Free Speech

This Islamophobe Is An Arab-American Christian Like Me

"Where are you from?" people ask. I like to play it coy. I tell them I'm from California, since I was born and raised there. Inevitably: "No, no... Where are you from?" Oh, my mother is Lebanese. "Your mother's family—are they Christian or Muslim?"

Half-way around the world and almost three generations later, the sectarianism that made my family leave Lebanon still follows me. It reared its head last week: the man who is thought by authorities to have made the anti-Islam video roiling much of the Muslim world was not just any American racist with a shallow and bigoted understanding of Islam. A Coptic Christian from Egypt, Nakoula Basseley Nakoula is an Arab-American Christian like me. Yet we articulate our identities so differently.

Much of the Arab community found itself the target of bigotry after 9/11, not its purveyors. But Nakoula's Islamophobia wasn't an ignorant reaction to the attacks. Rather, his hatred has roots in a long history of persecution in the region that forced him out, as it did my family. His extreme vitriol focused intensely on degrading and mocking Muslims, belittling their place in the Middle East. I sometimes see shades of it in my own Lebanese Christian circles, but I went the other way.

Before 9/11, it never occurred to me that I was Arab-American or that my family's ethnic background carried political consequences. In the days following the attack, though, Frank Roque mistook a Sikh man in Arizona for a Muslim, and killed him. Before the crime, he reportedly told his wife, "All Arabs should be shot." That could apply to me.

The shared experience of vilification and a climate of fear in Arab Mulsim communities—debates among women about wearing hijab in public, and the targeting by security measures—awakened my Arab-American identity. As I got older, I became increasingly politicized, writing about and advocating for Arab and Muslim rights.Though religion had little to do with my work, when I wrote about Islamophobia and the so-called Ground Zero Mosque, some of my Christian family members took the opportunity to remind me that we had left Lebanon because of "those people"—meaning Muslims who wanted to build a community center downtown, not the American racists trying to stop them.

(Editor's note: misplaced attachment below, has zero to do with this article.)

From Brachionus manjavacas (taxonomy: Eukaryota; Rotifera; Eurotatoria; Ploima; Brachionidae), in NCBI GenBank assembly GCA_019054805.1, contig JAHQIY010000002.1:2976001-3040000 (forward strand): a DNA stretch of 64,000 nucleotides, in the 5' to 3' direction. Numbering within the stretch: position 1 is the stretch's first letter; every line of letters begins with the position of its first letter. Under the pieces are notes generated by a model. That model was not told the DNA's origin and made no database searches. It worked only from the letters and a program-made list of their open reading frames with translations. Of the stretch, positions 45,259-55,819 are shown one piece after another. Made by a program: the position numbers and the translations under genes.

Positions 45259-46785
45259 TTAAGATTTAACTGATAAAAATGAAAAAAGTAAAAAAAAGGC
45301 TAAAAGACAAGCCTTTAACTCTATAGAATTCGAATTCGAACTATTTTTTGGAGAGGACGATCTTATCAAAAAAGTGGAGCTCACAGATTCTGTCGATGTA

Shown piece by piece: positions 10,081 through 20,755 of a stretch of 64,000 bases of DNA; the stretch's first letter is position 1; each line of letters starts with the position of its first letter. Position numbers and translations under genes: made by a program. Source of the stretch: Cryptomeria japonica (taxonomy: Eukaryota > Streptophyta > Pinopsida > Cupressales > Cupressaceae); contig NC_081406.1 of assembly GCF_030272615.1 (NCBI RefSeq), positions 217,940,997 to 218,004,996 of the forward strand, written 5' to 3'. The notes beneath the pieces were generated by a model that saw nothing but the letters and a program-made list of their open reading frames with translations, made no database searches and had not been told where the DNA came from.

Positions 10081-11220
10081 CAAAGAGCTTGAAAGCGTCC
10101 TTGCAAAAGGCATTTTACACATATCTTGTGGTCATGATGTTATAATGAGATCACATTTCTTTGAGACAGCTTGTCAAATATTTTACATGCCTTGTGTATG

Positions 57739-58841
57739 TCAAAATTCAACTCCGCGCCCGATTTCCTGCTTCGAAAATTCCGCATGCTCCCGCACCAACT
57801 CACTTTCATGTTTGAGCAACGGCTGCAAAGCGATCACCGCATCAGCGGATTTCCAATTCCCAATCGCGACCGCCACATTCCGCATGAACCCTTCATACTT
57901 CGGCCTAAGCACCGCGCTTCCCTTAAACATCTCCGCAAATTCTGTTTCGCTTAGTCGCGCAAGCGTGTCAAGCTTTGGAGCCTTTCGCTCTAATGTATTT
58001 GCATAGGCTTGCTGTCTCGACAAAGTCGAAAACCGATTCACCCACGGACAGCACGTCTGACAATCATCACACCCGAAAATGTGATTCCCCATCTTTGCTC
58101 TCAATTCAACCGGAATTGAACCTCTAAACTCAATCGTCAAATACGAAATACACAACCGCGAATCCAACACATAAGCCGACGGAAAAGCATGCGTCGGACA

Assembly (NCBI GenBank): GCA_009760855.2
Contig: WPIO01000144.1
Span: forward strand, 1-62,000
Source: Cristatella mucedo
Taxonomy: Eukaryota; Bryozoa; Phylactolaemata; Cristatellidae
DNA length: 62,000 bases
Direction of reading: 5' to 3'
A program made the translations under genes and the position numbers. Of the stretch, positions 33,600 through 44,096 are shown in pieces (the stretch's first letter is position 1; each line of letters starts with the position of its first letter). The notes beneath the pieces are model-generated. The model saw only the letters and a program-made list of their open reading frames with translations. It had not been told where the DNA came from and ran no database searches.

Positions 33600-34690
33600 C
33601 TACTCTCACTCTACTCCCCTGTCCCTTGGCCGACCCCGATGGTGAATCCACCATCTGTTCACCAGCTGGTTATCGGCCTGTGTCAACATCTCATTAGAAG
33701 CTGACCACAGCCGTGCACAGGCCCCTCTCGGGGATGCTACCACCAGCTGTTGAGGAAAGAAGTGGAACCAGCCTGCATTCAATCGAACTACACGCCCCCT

Now, I'm watching the news unfold about Nakoula's film (clips), known as The Innocence of Muslims, and the uproar throughout the Muslim world. The YouTube video, in addition to airing heinous tropes about Arabs and the Middle East, visually portrays the Prophet Mohammad—strictly prohibited in Islam—and mocks him as a homosexual bastard.

From North Africa to Indonesia, conservative Muslim demonstrators gathered around U.S. diplomatic installations. Some of the protests turned violent, with attendees storming the installations and clashing with security forces, leading to deaths and injuries. (In Libya, four American diplomats were killed in what may have been a premeditated attack taking advantage of the demonstration's timing.) In Iraq, protesters gathered in the street burning both American and Israeli flags. In Lebanon, a KFC was set on fire and burned to the ground.

The misplaced logic blaming the West at large—and, inexcusably, attacking its civilian symbols—for the film seems to be that freedom of speech protects even bigotry, particularly in the U.S., where very few exceptions are made to the First Amendment. But, as a Muslim Brotherhood leader in Egypt wrote to the New York Times, the nascent democracy there affords its citizens free expression, too, but not to cross into violence. The chasm between American society and conservative Muslims, as the drama has unfolded, seems to be that one sees a sacrosanct right to criticize anything, including what the other deems sacrosanct.

As a non-Muslim, I'm not qualified to comment on whether or not unmitigated reverence for Mohammad can be toxic. I try to be tolerant of Muslims' reverence for their prophet and support their right to peaceably assemble over it. However, I can say that as an American, hyphenated though I may be, I'm appalled when free speech is harnessed as an excuse for intolerance and hatred—sentiments my family, Nakoula and every Arab-American, Christian and Muslim alike, know all too well.

After all, we didn't really come to this country because of "those people." We came here because of persecution. Isn't it our duty to fight against it?